Credit: ComputerWorld: Fortune 1000 firms shun public cloud storage

Monday, March 28, 2011

Great apps for the iPad

In December, my boss got all of us iPads as an end-of-year gift. Since that time, I have tried to find the right applications that will turn the device into a real business tool. While there are some very large missing pieces, here are a three versatile applications that have made the iPad a worthwhile investment:

Taking Notes: So far, the killer app for note taking is still OneNote, from Microsoft. Unfortunately, the boys from Redmond have not made the application available for any of the Apple devices, including the iPad. Absent that, I use Notes Plus, available from iTunes. It comes with a variety of useful features, most notably a way to zoom in for hand-writing and drawing. I've tried EverNote and PenUltimate, and this app easily betters them.

Instant Messaging: Meebo is an instant messaging application that will give you access to multiple I/M accounts at once. After setting up an account at their website, add log-in credentials for the various I/M tools you use, like G-Mail, Facebook, AIM, MSN Messenger, etc. I don't believe that you can set up a group chat across accounts, but that's it's only shortcoming. Well, that and the fact that the current version is not optimized for the iPad. (I just hit the 2x button to make it easier to see.( They have not announced when an iPad version will be released, though a lot of users have requested it.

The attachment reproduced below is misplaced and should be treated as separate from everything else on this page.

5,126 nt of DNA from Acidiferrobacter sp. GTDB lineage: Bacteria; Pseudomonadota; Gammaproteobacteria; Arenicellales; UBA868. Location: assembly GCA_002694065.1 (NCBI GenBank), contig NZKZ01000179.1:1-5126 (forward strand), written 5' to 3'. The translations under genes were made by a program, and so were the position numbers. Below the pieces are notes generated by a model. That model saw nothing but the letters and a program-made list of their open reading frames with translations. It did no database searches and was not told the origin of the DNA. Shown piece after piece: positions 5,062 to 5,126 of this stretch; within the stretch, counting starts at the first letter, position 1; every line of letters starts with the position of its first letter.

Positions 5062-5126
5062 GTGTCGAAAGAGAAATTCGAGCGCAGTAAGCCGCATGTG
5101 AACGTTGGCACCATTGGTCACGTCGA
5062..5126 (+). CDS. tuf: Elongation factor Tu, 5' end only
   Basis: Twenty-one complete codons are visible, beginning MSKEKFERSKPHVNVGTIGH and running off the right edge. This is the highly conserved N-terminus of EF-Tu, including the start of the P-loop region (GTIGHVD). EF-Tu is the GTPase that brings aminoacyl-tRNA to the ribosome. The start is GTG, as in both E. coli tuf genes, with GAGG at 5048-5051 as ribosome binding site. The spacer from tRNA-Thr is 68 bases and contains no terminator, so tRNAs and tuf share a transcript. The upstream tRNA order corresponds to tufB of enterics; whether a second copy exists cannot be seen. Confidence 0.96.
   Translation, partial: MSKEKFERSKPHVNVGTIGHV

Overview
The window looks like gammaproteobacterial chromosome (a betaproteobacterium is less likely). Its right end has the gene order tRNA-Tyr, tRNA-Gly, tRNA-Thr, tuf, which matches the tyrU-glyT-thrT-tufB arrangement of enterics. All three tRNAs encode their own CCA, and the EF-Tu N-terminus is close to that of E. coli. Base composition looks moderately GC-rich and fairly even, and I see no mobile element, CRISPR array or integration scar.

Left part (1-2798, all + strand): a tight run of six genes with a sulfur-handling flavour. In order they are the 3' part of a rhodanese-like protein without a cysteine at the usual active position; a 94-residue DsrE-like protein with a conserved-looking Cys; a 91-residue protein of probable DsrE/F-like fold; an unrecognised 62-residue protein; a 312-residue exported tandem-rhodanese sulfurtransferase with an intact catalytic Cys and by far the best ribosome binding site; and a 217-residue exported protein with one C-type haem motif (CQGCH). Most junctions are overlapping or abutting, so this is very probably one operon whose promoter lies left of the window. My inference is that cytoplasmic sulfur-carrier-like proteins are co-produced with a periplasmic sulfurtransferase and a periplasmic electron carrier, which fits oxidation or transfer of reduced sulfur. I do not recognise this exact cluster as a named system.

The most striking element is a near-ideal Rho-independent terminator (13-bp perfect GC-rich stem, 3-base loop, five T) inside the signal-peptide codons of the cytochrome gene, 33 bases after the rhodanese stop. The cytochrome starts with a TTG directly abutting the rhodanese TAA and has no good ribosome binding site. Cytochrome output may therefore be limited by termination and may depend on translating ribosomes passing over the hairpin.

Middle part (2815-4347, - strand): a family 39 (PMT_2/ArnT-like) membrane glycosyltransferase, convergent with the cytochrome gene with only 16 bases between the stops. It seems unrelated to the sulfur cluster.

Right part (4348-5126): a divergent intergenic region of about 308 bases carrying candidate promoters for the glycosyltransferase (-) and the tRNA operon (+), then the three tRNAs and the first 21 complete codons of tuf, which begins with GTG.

Task Management: I have a lot of clients, and remembering deliverables and tasks for all of them is really challenging. So I use Remember the Milk to manage and organize my tasks. After signing up at their website ($25/year subscription), you can manage all kinds of tasks from the web site and from the app on an iPad, iPhone and even a Droid phone. Like Meebo, no iPad-optimized version is yet available, nor have they announced one for release. Even so, it does a great job helping me keep one synchronized list of tasks managed and organized.